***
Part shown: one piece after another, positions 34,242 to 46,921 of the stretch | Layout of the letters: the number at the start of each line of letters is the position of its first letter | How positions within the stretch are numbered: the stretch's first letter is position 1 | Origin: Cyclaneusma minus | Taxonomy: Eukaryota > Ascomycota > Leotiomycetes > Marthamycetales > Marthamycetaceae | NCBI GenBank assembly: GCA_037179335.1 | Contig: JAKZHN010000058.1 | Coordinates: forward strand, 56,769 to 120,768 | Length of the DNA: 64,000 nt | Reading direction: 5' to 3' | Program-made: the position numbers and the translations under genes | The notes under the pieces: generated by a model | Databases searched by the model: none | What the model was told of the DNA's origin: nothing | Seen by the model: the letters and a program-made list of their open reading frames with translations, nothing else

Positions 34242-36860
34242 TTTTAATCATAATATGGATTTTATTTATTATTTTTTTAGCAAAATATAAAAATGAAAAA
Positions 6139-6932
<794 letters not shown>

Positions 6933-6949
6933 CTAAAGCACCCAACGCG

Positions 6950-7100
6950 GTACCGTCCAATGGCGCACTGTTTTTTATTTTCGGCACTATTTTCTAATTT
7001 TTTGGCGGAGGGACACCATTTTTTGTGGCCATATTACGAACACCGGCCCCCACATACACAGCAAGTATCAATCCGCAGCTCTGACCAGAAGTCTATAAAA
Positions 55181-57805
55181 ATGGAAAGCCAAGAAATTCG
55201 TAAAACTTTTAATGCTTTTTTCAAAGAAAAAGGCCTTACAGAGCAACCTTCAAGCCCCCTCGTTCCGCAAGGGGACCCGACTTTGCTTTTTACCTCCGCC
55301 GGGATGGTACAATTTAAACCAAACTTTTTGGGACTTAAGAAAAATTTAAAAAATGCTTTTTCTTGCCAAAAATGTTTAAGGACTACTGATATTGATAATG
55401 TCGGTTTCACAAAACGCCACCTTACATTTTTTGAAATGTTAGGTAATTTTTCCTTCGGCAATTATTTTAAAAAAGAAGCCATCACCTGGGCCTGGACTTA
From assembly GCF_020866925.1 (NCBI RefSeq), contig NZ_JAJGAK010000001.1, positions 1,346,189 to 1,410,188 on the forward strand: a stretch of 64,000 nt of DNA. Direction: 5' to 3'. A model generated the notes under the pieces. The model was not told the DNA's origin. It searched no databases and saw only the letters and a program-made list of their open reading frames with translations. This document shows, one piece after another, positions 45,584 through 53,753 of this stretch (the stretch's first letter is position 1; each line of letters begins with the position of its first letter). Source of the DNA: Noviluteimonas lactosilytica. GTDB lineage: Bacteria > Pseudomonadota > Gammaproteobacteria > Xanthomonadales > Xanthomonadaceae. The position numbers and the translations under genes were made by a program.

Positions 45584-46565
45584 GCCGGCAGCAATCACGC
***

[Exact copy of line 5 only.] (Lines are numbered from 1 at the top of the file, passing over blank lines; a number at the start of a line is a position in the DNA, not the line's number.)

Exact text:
<794 letters not shown>